www.mhra.gov.uk/yellowcard. By reporting side effects you can
help provide more information on the safety of this medicine.

Routes and method of administration
Oral use.

5. How to store Gliclazide Tablets

Swallow your tablets whole. DO NOT chew them.

KEEP THIS MEDICINE OUT OF THE SIGHT AND REACH OF
CHILDREN.

Take your tablet(s) with a glass of water before a meal.
The tablet can be divided into equal doses.
If you take more Gliclazide Tablets than you should
If you take too many tablets, contact your doctor or the nearest
hospital Accident & Emergency department IMMEDIATELY.
The signs of overdose are those of low blood sugar
(hypoglycaemia) described in Section 2.
The symptoms can be helped by taking sugar (4 to 6 lumps) or
sugary drinks straight away, followed by a substantial snack or
meal.
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If the patient is unconscious, IMMEDIATELY inform a doctor and
call the emergency services.

Do not use this medicine after the expiry date which is stated on
the carton and the blister pack after EXP. The expiry date refers to
the last day of that month.
This medicinal product does not require any special storage
conditions. Store in the original package.
Do not throw away any medicines via wastewater or household
waste. Ask your pharmacist how to throw away medicines you no
longer use. These measures will help protect the environment.

6. Contents of the pack and other information
What Gliclazide Tablets contain
The active substance is gliclazide. Each tablet contains 80mg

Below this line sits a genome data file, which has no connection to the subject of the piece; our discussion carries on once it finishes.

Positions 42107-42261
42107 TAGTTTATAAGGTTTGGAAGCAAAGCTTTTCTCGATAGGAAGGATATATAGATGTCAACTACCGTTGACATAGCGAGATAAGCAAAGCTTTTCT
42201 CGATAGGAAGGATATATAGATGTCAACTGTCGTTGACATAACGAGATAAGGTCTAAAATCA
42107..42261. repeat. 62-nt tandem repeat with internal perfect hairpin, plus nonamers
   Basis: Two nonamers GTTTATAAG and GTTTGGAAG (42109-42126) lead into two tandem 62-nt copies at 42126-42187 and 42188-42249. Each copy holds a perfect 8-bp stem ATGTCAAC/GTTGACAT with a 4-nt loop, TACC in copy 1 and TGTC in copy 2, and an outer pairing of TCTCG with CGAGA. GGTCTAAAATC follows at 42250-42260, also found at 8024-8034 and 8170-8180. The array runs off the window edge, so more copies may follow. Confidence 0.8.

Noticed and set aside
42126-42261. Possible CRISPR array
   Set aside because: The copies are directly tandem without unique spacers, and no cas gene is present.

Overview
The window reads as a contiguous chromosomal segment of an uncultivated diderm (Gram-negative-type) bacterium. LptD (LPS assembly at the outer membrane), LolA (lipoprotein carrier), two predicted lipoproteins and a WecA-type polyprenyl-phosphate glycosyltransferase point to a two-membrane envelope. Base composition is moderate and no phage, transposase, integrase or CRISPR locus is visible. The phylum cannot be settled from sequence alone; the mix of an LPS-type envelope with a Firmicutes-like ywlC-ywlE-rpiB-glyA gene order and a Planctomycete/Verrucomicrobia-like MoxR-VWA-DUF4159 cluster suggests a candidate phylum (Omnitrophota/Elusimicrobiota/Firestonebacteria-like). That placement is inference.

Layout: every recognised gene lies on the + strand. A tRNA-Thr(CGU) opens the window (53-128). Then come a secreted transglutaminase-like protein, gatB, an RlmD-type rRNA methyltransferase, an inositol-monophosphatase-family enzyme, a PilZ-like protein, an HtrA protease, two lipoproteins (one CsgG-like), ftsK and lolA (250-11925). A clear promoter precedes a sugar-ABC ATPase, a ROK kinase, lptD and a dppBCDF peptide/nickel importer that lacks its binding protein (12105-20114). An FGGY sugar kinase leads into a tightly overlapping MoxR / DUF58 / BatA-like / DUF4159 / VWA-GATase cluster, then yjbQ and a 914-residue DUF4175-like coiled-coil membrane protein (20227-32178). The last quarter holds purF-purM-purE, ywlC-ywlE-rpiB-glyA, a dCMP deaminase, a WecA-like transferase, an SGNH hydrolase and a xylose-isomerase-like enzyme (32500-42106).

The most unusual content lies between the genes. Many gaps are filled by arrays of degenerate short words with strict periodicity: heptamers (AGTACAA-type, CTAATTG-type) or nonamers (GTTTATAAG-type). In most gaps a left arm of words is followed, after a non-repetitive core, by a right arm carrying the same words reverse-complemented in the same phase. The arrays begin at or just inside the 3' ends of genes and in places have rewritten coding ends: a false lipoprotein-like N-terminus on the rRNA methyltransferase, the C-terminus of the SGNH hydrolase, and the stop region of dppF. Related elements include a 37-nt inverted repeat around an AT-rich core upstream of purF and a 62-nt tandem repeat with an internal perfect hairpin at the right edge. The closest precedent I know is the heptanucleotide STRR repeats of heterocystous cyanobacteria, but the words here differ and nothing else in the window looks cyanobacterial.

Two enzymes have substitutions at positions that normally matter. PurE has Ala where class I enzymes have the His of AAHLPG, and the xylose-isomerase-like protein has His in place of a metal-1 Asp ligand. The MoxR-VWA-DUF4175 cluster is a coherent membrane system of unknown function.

of gliclazide.
The other ingredients are: lactose monohydrate, maize starch,
povidone, silica colloidal anhydrous, magnesium stearate.

If you forget to take Gliclazide Tablets

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It is important to take your medicine every day as regular
treatment works better.

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However, if you forget to take a dose of Gliclazide Tablets, take
the next dose at the usual time. DO NOT take a double dose to
make up for a forgotten dose.

What Gliclazide Tablets look like and contents of the pack

If you stop taking Gliclazide Tablets
As the treatment for diabetes is usually life long, you should
discuss with your doctor before stopping this medicinal product.
Stopping could cause high blood sugar (hyperglycaemia) which
increases the risk of developing complications of diabetes.

Gliclazide 80mg are white, round (» 7.5mm diameter), flat faced
beveled edge tablets with break line on one side and plain on
other side.
Gliclazide Tablets are available in PVC/PVDC-Aluminium blister
packs of 28 tablets.
Marketing Authorisation Holder and Manufacturer

If you have any further questions on the use of this medicine, ask
your doctor or pharmacist.

Crescent Pharma Limited,

4. Possible side effects

Polhampton Lane, Overton,

Like all medicines, this medicine can cause side effects, although
not everybody gets them.
Low blood sugar (Hypoglycaemia)
The most commonly observed side effect is low blood sugar
(hypoglycaemia). For symptoms and signs see Section Warnings

Units 3 & 4, Quidhampton Business Units,
Hants RG25 3ED
United Kingdom
This leaflet was last revised in 02/2016.

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Source: Medicines and Healthcare Products Regulatory Agency

Disclaimer: Every effort has been made to ensure that the information provided here is accurate, up-to-date and complete, but no guarantee is made to that effect. Drug information contained herein may be time sensitive. This information has been compiled for use by healthcare practitioners and consumers in the United States. The absence of a warning for a given drug or combination thereof in no way should be construed to indicate that the drug or combination is safe, effective or appropriate for any given patient. If you have questions about the substances you are taking, check with your doctor, nurse or pharmacist.